KANTAR HEALTH BLOG

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Joint pain causes headache for migraine patients

by Michael Fronstin | Apr 27, 2016

I’m going to go out on a limb and assume everyone reading this has had a headache. Some people have them frequently, some not very often. But we all know what they feel like.

Now add nausea and vomiting. And light and sound sensitivity. And vision disturbances. And fatigue. What you’d take for a typical headache doesn’t touch the pain when having these incremental, unwanted symptoms. It’s likely you’re experiencing a migraine, which affects approximately 42 million people in the U.S., based on data from PainMPact.

While some people treat their migraines preventively with beta-blockers, antidepressants or antiseizure medications, other patients take their medication once the migraine starts. These abortive medications can be taken sublingually, via a skin patch, through nasal spray, or via self-injection.

Several compounds are in development to treat migraines, and self-injection is a popular method of administration:

  • ALD-403: Last month Alder Biopharmaceuticals announced ALD-403’s Phase IIb trial met primary and secondary endpoints demonstrating prevention in chronic migraine patients, as well as positive Phase I data supporting quarterly dosing via a single intravenous, subcutaneous or intramuscular injection.
  • Lasmiditan: CoLucid Pharmaceuticals has received a special protocol agreement for its pivotal Phase III trial to evaluate the safety and efficacy of lasmiditan.
  • TEV-48125: Teva Pharmaceuticals initiated Phase III trials in chronic and episodic migraine patients.

Injections are used more frequently because they enter a patient’s system more quickly than tablets, thus alleviating symptoms faster, and they are often used when other treatments are no longer effective. However, a common comorbidity experienced by migraine sufferers may create an unmet need for patients who need to treat with a self-injection: 15% of people with migraines report having arthritis pain in their fingers and/or hands, according to the National Health and Wellness Survey (NHWS).

Migraine patients have worse health-related outcomes than the general population to begin with, but comorbid arthritis in the hands and fingers significantly worsens patients’ health-related outcomes and more specifically results in an increased use of health resources. For example, migraine patients without a diagnosis of arthritis in their hands or fingers have visited a healthcare provider an average of five times in the past six months; patients with comorbid migraine and hand and finger joint pain see their physician twice as often. Patients with migraine and arthritis are significantly more likely to visit the emergency room: 33% compared with 22%, respectively, in the past six months.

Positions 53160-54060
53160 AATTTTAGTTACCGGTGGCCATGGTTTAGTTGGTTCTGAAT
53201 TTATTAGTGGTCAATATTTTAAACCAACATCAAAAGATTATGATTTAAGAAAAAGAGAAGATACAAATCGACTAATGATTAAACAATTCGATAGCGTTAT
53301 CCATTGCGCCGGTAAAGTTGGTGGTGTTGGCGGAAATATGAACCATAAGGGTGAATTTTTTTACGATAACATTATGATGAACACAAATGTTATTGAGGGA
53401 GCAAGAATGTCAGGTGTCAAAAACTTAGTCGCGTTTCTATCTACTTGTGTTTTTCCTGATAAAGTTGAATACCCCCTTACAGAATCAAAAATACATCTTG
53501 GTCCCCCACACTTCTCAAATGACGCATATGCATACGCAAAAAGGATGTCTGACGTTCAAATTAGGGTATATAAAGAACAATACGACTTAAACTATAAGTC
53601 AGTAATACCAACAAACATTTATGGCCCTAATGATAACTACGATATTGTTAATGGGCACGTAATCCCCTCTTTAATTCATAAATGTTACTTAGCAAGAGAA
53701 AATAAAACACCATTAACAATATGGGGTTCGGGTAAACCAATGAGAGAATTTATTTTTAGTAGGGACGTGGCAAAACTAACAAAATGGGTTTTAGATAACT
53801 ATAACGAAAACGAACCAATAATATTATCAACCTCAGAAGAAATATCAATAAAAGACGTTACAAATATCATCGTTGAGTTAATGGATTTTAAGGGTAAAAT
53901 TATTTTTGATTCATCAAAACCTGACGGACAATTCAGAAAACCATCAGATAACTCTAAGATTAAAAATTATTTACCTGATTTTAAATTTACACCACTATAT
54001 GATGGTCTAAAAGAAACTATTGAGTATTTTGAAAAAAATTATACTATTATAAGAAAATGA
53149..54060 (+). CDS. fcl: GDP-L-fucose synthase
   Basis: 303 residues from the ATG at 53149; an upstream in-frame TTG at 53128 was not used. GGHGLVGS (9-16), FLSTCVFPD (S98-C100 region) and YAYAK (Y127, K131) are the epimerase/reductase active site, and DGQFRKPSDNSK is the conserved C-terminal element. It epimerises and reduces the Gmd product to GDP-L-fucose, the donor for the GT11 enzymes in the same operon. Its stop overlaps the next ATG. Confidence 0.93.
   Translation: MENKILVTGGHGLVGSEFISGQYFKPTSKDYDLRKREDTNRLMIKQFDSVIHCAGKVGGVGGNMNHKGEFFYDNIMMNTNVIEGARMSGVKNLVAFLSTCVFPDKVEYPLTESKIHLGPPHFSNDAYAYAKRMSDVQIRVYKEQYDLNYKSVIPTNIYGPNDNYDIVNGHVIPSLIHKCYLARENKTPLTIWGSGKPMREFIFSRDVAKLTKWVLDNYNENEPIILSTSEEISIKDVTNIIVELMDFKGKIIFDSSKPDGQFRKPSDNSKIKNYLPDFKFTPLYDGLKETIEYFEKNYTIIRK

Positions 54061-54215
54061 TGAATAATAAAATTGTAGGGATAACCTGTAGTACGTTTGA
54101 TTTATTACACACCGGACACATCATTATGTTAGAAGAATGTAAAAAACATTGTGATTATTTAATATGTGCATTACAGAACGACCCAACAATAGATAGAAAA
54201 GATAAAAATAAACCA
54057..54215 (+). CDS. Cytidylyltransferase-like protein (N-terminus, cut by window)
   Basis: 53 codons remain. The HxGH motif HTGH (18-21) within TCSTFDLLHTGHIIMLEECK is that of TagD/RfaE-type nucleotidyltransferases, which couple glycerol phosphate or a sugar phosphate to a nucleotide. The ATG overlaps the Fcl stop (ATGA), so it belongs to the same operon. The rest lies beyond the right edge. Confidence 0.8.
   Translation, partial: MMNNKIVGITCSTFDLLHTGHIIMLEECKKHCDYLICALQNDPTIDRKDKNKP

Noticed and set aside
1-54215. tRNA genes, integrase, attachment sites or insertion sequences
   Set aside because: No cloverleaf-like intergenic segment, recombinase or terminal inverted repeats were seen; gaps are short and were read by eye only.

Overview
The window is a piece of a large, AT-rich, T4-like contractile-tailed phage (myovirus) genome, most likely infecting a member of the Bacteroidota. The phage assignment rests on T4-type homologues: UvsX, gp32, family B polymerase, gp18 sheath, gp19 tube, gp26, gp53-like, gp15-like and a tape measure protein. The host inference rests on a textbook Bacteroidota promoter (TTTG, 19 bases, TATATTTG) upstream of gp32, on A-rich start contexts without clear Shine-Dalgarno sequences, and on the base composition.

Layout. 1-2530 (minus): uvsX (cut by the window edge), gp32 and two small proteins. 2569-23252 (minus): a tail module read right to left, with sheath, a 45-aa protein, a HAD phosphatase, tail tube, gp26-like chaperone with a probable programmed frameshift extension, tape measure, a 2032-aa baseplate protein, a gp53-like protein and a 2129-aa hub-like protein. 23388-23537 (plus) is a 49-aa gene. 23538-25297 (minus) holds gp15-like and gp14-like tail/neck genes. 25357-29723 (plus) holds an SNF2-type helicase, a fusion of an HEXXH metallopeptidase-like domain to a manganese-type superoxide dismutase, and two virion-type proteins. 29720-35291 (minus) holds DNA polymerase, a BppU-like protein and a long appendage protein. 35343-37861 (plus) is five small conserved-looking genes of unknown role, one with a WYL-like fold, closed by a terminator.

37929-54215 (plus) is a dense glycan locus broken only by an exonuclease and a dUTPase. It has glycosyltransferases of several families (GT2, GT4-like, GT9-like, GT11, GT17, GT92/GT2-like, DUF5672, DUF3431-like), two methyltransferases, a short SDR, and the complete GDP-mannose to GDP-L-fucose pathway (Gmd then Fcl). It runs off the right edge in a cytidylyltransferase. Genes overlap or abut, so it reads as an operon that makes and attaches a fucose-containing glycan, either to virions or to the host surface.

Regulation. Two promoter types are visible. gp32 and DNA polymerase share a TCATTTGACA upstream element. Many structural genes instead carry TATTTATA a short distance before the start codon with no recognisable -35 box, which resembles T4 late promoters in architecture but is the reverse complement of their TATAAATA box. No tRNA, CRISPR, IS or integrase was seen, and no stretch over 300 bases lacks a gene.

In addition, joint pain in the hand and finger significantly decreases migraine patients’ productivity. Migraine alone causes activity impairment of 30%, but the addition of arthritis impairs patients’ activity levels by a staggering 57%. Meanwhile, work productivity loss is 26% among migraine patients but rises to 45% for patients with migraine and arthritis in the hands and fingers.

Whether people are experiencing a migraine without the challenges of arthritis of the hands and fingers or their burden is increased with arthritis of the hands and fingers, there exists a large medical unmet need for these patients. Quality of life is lower than average, use of health resources is higher, work productivity and activity impairment is worse. Until newer treatments are available there’s an opportunity for physicians to seek appropriate treatments and discuss the challenges for those experiencing comorbid arthritis in the hands and fingers, which may continue even with newer, injectable options. The healthcare industry has an opportunity to alleviate the humanistic and economic burden associated with migraine with or without arthritis, and this cannot occur quickly enough for those of us suffering from the pain and symptoms associated with migraines.  

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